At some point, Walter apparently asked Winfield “to shoot off his revolver to see if his horse would scare at it.” But when Winfield tried, the revolver became jammed. As he was trying to fix it, the revolver suddenly discharged. Unfortunately, Walter was standing directly in the line of fire. The bullet hit him in the heart. As he fell, he reportedly said, “you have shot me.” Mary’s older brother, John, caught Walter as he fell. Blood was rushing from his mouth and nose. John and Winfield carried Walter into the Finkbiner home and quickly summoned their uncle, Dr. S. S. Finkbiner. But it was too late as Walter died almost immediately.

Coroner Howell, of Phoenixville, PA, was sent for and he empanelled a jury. The witnesses to the shooting were the three siblings, John, Mary and Winfield Finkiner. The jury questioned them and determined that “Walter J. Pennypacker came to his death by a pistol wound inflicted by Winfield S. Finkbiner accidently.” The Coroner censured Winfield for careless use of a firearm, but he was exonerated from blame in the death.

Walter’s funeral took place on Wednesday, July 8th. Services were held in the Baptist Church at Parkerford and he was buried in the adjoining cemetery. His death cast a pall over the entire region – from Parkerford to Spring City to Royersford – as both the Pennypackers and the Finkbiners were well-known and highly-regarded families. There was much sympathy for all the young people involved in the accident.

I have connections to both the Pennypackers and the Finkbiners. The siblings Mary, Winfield and John Finkbiner, were my 4th cousins, 3 times removed, and Walter Pennypacker was my 5th cousin, 3 times removed. As always, if you have connections to these families, I would love to hear from you!

Thriller Thursday – John A. Bechtel’s Accident

It time for Thriller Thursday, a prompt suggested by members of Geneabloggers. This week I have the story of the tragic train accident that took the life of John A. Bechtel of Reading, Pennsylvania.

John A. Bechtel was born March 6, 1843 in Pennsylvania. While I do not know who his parents were, according to census data, his father was born in Germany and his mother in Pennsylvania. In August of 1861 he enlisted in Company H of the Pennsylvania 88th Infantry and served in the Union Army in the Civil War.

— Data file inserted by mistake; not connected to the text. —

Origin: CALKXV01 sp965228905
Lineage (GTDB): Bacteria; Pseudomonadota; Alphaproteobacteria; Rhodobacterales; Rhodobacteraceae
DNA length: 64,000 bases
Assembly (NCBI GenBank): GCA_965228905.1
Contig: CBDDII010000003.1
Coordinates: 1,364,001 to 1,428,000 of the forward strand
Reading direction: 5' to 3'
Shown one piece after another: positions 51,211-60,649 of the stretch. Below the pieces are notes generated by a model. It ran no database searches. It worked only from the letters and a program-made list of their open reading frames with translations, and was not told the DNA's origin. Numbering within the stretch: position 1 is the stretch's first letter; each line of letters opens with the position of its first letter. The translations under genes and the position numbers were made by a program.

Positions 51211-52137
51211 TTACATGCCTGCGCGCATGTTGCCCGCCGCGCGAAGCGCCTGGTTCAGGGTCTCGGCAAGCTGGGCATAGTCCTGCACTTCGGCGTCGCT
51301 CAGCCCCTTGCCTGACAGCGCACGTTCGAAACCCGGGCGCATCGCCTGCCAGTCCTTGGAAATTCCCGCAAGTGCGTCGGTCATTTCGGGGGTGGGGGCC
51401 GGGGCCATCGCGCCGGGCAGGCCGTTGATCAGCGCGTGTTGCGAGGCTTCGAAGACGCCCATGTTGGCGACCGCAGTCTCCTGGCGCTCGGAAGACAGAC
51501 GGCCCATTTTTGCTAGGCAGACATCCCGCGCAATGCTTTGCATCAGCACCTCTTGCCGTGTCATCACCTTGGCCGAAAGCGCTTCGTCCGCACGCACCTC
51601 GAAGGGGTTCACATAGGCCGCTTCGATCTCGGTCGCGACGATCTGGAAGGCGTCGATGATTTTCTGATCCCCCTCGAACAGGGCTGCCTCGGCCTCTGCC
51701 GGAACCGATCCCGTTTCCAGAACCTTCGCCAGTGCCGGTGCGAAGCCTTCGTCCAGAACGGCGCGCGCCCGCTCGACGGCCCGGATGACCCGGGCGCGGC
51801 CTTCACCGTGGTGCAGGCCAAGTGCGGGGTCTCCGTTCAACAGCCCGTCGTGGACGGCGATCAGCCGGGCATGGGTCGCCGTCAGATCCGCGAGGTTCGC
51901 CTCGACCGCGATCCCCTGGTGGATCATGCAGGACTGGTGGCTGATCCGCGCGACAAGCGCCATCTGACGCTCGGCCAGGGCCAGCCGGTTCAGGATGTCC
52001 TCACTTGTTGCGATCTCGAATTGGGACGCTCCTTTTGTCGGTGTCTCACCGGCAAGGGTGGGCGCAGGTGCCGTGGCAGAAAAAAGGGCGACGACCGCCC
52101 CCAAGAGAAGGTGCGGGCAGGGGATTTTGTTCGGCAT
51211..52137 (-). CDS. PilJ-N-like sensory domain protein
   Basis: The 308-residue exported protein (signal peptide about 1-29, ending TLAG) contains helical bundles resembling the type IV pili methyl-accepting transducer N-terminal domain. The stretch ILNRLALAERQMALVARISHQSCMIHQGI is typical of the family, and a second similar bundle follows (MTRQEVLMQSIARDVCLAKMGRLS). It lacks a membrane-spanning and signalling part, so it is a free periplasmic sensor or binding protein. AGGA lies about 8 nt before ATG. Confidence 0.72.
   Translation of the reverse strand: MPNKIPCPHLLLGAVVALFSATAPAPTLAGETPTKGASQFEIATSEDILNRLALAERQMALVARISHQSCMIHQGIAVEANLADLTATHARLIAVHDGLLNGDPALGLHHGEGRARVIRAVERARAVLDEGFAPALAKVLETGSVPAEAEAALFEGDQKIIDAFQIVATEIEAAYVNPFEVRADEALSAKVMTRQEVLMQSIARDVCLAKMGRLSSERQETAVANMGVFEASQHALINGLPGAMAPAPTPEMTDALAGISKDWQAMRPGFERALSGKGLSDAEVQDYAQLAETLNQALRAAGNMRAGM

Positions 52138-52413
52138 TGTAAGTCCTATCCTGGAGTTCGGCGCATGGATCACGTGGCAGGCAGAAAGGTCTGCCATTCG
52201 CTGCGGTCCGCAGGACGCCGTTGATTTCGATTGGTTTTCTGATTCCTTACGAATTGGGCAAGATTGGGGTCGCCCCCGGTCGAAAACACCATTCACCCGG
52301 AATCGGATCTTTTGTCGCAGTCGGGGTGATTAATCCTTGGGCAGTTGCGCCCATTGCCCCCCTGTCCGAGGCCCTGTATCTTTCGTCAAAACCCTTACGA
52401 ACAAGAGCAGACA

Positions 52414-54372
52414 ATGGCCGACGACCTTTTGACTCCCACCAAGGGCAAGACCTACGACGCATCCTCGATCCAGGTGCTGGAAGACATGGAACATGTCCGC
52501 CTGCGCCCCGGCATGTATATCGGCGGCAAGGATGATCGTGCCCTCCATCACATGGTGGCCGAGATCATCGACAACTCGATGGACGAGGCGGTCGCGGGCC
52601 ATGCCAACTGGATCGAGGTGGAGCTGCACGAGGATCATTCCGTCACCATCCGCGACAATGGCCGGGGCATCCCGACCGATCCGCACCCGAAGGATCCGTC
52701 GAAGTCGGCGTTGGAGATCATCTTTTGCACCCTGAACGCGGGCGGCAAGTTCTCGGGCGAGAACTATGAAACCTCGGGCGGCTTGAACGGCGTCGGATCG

In the mid 1860s John married Salinda Klemmer. Their four known children were William, Charles, Daniel and George. Per census data, there were also three other children who presumably died young. The family lived in Reading, Berks County, Pennsylvania.

John was a long time employee of the P&R Railroad having worked for them for about 20 years. On April 23, 1891, he was working as a hind brakeman on a freight train on the Lebanon Valley line. It was 8 o’clock in the morning and the train was at the station at Womelsdorf where it had stopped to unload some cargo. John was standing on the hind platform of the caboose. The train jerked and John, who was about to put on the brake, lost his footing and fell onto the track.

As many as fifteen cars then rode over his legs. Both legs were horribly crushed – one above the knee and the other below. Dr. Horace Livingood was summoned and dressed the injuries. Incredibly, John was awake and conversing. He was taken to St. Joseph’s Hospital in Reading and his family was summoned. He died shortly after noon, surrounded by his wife and 3 of his four sons.

A coroner’s inquest was held and it was determined that his death was from “accidental injuries.” Though John was described as a “careful railroader,” this was not his first accident. Apparently he had also fallen off a caboose at Wernersville a short time before. Sadly, John had been planning to quit his job at the railroad that week. He planned to move to Duluth, Minnesota where one of his sons was living. Unfortunately, he never got that chance.

If anyone has information about John’s parents or how he connects with other Bechtels living in the southeastern Pennsylvania area, I would love to hear from you.